A National Senior Manager for the New Care Models programme explains why her mum drives her passion for improving care.
I frequently use my mum as a frame of reference when thinking about what multispecialty community providers (MCPs) are doing to improve care and support for patients and communities.
As a “young” 74-year-old she has, like others of her generation, developed long term, disabling or limiting conditions. For her, this means more interactions with health and social care services.
Whilst I have worked in both commissioner and provider roles in organisations across the NHS for over 20 years, I have equally learnt significantly from my mum’s experiences as a patient.
As a patient (and my mum), I understand that she expects a person centred experience that recognises her individual goals. The trust she has in her GP and other health professionals is paramount to understanding her condition and self-care, enabling her to manage diabetes and high blood pressure, whilst balancing the desire to maintain her independence.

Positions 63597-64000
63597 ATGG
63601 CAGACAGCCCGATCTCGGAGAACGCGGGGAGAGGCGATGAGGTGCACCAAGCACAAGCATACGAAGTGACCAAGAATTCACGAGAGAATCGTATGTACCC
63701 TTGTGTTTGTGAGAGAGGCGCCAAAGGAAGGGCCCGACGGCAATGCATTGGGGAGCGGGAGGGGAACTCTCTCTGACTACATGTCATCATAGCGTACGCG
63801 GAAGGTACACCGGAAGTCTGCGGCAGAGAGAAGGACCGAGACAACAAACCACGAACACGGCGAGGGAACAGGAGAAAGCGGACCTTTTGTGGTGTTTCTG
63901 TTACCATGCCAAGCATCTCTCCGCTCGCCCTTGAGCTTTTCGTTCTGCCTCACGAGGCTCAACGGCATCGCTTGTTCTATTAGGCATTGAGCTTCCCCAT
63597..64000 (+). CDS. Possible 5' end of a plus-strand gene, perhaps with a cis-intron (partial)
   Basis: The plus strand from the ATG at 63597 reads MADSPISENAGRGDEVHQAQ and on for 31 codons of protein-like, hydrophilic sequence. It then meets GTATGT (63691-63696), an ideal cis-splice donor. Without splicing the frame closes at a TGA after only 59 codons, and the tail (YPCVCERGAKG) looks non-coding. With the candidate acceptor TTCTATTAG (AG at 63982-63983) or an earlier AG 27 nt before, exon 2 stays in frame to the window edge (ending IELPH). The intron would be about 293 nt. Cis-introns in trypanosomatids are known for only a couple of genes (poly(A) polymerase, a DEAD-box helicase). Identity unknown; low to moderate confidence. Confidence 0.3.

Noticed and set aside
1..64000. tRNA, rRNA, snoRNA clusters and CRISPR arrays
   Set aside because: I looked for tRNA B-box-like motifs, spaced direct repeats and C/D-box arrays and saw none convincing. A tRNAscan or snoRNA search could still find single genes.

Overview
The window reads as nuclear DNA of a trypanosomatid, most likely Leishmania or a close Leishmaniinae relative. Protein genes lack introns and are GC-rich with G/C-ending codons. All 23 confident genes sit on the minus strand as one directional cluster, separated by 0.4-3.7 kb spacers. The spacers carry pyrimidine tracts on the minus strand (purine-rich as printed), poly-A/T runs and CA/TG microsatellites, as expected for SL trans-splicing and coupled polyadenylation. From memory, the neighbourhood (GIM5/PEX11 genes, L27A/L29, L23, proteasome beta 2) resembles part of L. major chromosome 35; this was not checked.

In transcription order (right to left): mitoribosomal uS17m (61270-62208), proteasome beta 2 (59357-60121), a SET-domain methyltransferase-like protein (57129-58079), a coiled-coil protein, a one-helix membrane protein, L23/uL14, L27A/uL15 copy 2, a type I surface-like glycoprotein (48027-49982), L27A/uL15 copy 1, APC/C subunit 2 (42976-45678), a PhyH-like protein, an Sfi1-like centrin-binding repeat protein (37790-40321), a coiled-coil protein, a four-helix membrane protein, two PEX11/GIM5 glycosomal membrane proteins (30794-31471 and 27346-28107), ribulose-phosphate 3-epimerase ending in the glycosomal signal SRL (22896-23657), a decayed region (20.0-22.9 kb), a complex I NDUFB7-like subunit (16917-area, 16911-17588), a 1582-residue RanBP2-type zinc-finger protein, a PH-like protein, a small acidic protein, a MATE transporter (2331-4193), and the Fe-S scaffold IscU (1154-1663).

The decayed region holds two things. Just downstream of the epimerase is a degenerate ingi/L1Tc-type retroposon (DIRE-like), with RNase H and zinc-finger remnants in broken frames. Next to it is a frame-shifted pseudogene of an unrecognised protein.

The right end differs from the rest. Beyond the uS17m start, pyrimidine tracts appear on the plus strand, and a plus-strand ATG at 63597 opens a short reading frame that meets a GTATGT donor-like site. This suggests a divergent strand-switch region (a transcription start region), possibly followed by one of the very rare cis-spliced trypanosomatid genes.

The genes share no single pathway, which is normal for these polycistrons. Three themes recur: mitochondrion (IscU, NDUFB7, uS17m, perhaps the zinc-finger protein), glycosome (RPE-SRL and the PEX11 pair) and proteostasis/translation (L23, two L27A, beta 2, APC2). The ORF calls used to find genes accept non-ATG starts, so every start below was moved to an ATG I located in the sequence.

Understanding of her conditions and independence are vital to her overall a sense of wellbeing.
This is why my work with the multispecialty community provider, where care is built around the patient and the wider registered population, is so important. Because of my mum’s experiences, I recognise that care and support needs to be delivered in a way that recognises the needs of the individual but also the wider determinants of their health.
This is a key feature of many of the vanguards who are bringing together the rich insights of different professionals, clinical and non-clinical, health, social care and voluntary or community sector to develop support which more accurately reflects the way people live. These services operate within and work with the local community and make it easier for people to access the services they need.
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